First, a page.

Preachers, Priests, and the Pope, 1814

(From Britannica Kids, via Wikimedia Commons, used w/o permission.)
(Louis Pasteur, Catholic and scientist.)

Edward Jenner's vaccination experiments triggered strong reactions, sensible and otherwise:
"Smallpox is a visitation from God; but the cowpox is produced by presumptuous man; the former was what Heaven ordained, the latter is, perhaps, a daring violation our of holy religion."
(A physician's reaction to Dr. Edward Jenner's experiments in developing a vaccine for smallpox, (1796) via Psychological Sciences, Vanderbilt University)

"...In contrast, many village priests in Italy, Germany, Switzerland, and England not only urged parishioners to seek the preventative treatment, they became wholesale vaccinators themselves. Pastors in Bohemia charged parents with responsibility 'before God for neglecting the vaccination of their children.' In 1814, the Pope himself endorsed vaccination as 'a precious discovery which ought to be a new motive for human gratitude to Omnipotence.'..."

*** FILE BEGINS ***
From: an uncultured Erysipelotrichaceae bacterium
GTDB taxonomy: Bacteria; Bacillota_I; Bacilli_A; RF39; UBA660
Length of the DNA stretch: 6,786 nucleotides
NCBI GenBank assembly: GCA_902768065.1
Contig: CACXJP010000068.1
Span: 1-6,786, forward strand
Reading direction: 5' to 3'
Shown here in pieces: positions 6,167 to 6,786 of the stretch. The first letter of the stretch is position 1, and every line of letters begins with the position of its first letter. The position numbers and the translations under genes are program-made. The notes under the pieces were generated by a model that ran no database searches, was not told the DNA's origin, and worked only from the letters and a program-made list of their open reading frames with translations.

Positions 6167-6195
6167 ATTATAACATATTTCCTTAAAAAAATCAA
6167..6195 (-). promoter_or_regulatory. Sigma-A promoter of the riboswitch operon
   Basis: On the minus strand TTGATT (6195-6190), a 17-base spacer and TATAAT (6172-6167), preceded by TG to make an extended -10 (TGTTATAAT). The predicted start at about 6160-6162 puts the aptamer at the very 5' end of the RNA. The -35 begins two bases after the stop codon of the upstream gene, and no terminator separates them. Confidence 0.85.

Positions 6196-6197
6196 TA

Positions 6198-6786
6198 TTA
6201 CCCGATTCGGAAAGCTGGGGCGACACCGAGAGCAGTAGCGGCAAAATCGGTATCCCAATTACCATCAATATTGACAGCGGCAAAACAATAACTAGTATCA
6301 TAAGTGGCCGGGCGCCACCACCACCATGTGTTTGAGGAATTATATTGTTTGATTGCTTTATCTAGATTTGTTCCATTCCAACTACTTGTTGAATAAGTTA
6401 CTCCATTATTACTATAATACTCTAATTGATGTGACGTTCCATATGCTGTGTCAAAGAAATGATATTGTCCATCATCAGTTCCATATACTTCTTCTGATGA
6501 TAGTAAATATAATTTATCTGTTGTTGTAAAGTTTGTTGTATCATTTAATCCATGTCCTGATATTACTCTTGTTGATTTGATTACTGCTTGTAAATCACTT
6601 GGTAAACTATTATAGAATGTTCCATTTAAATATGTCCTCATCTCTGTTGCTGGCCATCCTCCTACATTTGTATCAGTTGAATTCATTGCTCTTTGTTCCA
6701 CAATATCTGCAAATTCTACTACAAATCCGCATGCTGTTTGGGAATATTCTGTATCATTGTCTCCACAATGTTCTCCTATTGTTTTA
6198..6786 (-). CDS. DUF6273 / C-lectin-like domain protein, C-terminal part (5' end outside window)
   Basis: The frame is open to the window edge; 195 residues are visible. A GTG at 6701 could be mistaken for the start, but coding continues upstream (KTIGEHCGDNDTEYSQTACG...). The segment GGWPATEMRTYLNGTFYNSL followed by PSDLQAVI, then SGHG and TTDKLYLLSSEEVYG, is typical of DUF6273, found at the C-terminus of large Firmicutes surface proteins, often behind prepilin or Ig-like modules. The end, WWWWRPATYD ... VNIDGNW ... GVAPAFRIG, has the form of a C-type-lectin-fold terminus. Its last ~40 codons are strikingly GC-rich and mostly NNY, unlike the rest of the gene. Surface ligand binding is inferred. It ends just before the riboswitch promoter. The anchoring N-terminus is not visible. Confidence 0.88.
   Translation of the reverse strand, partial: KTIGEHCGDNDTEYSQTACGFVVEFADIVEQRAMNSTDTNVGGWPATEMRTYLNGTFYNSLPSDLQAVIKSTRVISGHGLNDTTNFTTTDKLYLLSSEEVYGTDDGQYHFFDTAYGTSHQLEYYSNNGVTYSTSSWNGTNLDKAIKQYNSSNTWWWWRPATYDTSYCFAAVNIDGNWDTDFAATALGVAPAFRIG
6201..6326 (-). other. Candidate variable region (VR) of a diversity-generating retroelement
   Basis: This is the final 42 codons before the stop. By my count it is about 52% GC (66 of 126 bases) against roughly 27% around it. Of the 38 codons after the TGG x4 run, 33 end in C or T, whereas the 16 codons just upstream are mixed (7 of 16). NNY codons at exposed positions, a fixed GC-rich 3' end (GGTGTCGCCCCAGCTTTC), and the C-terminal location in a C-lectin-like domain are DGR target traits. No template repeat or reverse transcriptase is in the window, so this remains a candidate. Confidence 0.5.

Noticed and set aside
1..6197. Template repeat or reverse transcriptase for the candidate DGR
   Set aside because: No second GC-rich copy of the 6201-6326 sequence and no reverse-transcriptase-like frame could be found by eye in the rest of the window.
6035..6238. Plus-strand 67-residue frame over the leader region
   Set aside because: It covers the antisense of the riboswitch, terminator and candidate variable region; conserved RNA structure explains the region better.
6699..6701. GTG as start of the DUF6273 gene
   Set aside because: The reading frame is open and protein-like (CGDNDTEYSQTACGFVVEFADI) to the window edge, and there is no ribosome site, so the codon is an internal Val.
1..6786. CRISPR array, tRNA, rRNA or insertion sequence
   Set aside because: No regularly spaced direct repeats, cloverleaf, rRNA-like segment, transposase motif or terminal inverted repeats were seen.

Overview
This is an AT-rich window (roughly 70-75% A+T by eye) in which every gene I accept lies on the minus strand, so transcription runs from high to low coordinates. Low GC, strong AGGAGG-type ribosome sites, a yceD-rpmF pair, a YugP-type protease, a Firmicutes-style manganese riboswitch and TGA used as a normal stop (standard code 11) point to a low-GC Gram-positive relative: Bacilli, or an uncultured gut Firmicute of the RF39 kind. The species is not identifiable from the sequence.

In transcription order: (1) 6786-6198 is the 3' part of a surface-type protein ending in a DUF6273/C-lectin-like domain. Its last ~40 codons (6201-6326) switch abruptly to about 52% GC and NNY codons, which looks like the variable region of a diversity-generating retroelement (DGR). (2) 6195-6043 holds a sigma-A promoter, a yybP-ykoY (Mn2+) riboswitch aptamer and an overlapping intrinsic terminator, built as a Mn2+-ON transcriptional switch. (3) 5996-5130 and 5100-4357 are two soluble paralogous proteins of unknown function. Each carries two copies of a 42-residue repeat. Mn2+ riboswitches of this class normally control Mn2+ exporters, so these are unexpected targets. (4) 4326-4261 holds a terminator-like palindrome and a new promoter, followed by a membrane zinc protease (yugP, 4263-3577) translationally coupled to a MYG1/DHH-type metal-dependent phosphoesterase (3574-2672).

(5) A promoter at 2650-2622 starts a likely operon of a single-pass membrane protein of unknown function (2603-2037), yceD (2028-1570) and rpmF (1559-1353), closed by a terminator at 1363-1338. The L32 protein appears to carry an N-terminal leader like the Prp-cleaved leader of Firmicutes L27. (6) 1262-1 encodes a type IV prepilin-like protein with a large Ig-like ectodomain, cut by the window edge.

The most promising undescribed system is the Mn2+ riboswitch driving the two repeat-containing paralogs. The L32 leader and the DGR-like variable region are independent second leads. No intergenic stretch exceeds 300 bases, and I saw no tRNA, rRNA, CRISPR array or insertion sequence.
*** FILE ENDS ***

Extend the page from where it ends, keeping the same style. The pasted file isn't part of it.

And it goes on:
("Deliberate extinction: Whether to Destroy the Last Smallpox Virus," pp. 19-20, David A. Koplow, Georgetown University Law Center (2004))
That would have been Pius VII, the 251st pope, who said vaccination was "a precious discovery which ought to be a new motive for human gratitude to Omnipotence."

A generation later, Louis Pasteur, a Catholic layman and scientist, helped prove that microorganisms cause at least some diseases. Developing germ theory was anything but a one-man show, though, and that's yet again another topic.